For each of the work ports, a plunger valve assembly is typically provided within the case of the fluid control valve. Each of the plunger valve assemblies is operable to selectively provide communication between its associated work port and each of the pressure and tank ports. This is usually accomplished by means of an axially movable spool contained within the plunger valve assembly. The spool is movable upwardly and downwardly between opened and closed positions. In the opened position, the spool permits communication between the associated work port and the pressure port, thereby causing actuation of the controlled device. In the closed position, the spool provides communication between the associated work port and the tank port, thereby preventing actuation of the controlled device.

Axial movement of the spools is usually accomplished by means of a pivotable lever or joystick which is mounted on the upper end of the case. The lever is connected through respective linkages to each of the plunger valve assemblies. The lever is usually biased toward a center position. Pivoting movement of the lever in a first direction from the center position causes downward movement of the selected one of the spools from the closed position to the opened position. Similarly, pivoting movement of the lever in various other directions from the center position causes downward movement of the various other spools from the closed position to the opened position. The spools are usually biased upwardly by respective return springs toward the closed positions. These return springs typically react between spring seats formed on the case and portions of the associated linkages. As a result, an affirmative effort is required to pivot the lever from the center position so as to move the spools from their closed positions to their opened positions.

Fluid control valves of this type typically include a mechanism whereby the lever can be pivoted within a limited range of movement from the center position without opening either of the plunger valve assemblies. The purpose of this "dead band" range of movement is to prevent small movements of the lever from causing unintended movements of the spools and, therefore, operation of the controlled devices. To accomplish this "dead band" operation, a spring is usually provided in the linkage between the lever and each of the spools of the plunger valves. Once the lever has been pivoted beyond the end of the "dead band" range, the spool is moved from the closed position to the opened position. When this occurs, there is a step increase in the magnitude of the fluid pressure supplied to the controlled device, from zero pressure to a predetermined initial step pressure. Further pivoting movement of the lever causes a generally linear increase in the magnitude of the fluid pressure supplied to the controlled device from the initial step pressure to the maximum available system pressure.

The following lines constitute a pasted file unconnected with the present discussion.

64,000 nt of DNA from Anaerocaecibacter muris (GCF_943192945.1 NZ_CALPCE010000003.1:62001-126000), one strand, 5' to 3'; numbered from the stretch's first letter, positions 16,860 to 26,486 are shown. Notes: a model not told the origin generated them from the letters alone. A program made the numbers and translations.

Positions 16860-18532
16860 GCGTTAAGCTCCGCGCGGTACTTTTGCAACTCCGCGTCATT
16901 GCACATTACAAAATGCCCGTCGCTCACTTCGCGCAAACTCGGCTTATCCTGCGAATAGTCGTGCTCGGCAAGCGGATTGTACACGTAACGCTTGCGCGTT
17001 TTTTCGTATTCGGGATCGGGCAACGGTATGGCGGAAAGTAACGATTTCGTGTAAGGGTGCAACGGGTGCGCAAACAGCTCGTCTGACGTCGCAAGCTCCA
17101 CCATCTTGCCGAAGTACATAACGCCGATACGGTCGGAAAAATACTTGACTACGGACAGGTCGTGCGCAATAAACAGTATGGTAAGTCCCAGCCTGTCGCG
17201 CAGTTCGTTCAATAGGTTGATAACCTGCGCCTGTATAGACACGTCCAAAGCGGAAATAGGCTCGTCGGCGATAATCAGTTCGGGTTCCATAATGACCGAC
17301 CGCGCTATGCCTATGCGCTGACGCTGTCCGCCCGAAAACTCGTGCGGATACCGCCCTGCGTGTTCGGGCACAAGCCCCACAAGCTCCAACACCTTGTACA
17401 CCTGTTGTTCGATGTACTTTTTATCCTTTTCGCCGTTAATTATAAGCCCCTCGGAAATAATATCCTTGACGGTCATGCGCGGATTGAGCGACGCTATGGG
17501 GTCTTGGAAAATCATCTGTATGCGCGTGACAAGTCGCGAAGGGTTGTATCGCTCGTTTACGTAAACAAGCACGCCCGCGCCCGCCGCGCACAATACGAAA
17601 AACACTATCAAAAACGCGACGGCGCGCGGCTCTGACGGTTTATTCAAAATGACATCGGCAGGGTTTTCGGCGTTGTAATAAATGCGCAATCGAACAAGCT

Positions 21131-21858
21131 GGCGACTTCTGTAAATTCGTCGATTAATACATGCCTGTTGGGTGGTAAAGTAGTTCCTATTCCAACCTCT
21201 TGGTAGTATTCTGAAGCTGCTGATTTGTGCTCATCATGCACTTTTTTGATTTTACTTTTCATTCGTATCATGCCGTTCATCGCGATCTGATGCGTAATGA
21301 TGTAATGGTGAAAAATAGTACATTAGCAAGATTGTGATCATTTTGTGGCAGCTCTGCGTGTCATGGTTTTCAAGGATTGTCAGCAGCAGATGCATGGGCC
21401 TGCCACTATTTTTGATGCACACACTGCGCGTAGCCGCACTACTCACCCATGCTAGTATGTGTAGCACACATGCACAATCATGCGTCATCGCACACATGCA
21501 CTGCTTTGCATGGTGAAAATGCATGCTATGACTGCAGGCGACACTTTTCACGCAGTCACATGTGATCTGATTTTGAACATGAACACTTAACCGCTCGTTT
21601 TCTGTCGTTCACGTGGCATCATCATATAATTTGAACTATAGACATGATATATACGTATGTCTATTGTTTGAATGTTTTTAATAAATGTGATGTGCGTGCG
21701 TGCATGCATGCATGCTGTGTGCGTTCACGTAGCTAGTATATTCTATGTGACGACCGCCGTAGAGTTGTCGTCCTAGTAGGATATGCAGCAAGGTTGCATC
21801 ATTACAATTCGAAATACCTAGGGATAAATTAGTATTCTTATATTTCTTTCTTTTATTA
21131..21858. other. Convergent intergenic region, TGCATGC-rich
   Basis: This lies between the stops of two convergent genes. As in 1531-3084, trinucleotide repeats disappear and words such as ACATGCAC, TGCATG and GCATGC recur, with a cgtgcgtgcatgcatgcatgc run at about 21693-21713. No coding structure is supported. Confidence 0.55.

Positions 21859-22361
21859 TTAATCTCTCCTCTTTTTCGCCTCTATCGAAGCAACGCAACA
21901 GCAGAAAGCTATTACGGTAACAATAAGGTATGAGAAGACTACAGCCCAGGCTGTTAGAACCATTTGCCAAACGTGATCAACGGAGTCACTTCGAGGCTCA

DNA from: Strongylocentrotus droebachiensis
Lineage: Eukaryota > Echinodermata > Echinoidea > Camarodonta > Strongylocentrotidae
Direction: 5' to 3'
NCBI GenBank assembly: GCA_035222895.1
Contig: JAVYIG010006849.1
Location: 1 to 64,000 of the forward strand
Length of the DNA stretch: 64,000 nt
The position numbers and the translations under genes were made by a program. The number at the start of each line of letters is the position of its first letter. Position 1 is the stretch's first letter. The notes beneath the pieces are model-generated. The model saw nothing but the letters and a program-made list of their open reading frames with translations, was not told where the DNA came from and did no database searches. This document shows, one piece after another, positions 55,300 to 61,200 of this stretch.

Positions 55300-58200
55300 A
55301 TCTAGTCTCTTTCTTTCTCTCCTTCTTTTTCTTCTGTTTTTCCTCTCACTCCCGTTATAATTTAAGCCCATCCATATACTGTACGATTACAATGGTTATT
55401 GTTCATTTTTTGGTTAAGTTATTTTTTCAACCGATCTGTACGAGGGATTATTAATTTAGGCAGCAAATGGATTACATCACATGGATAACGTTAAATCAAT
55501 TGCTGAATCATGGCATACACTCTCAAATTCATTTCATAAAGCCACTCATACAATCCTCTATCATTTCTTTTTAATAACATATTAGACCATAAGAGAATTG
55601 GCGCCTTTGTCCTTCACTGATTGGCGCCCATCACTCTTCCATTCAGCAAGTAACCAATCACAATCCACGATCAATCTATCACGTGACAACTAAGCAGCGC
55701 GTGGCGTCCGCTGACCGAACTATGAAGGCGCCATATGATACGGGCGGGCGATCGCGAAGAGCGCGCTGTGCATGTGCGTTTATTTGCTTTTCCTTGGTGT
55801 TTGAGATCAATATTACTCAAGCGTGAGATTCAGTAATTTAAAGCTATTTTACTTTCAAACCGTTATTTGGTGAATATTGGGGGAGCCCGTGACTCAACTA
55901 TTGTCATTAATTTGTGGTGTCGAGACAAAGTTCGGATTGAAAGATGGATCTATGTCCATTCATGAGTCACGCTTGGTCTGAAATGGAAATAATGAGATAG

In fluid control valves of this type, it is often desirable to provide a mechanism for temporarily retaining the lever in position once it has been pivoted to the point that the maximum available system pressure is being supplied to the controlled device. Such a detent mechanism thus allows the operator to release the lever while maintaining the supply of fluid pressure to the controlled device. The detent mechanism retains the lever in position until the operator applies a force to the lever which is sufficient to disengage the detent mechanism, or until the retaining force applied by the detent mechanism is otherwise released.

One common type of detent mechanism is known as an electromagnetic detent. Such a mechanism typically includes one or more armatures mounted to the base of the lever for pivoting movement therewith. Each of the armatures is aligned with an associated one of the plunger valve assemblies. One or more associated electromagnet assemblies are mounted on the control valve case so that pivotal movement of the lever brings one of the armatures into engagement with the associated electromagnet assembly. The magnetic force holds the armature to the electromagnet assembly until the operator manually pivots the lever to disengage the armature. Alternatively, a switch may be opened, for example by a predetermined movement of the controlled device, to de-energize the electromagnet assembly and release the armature.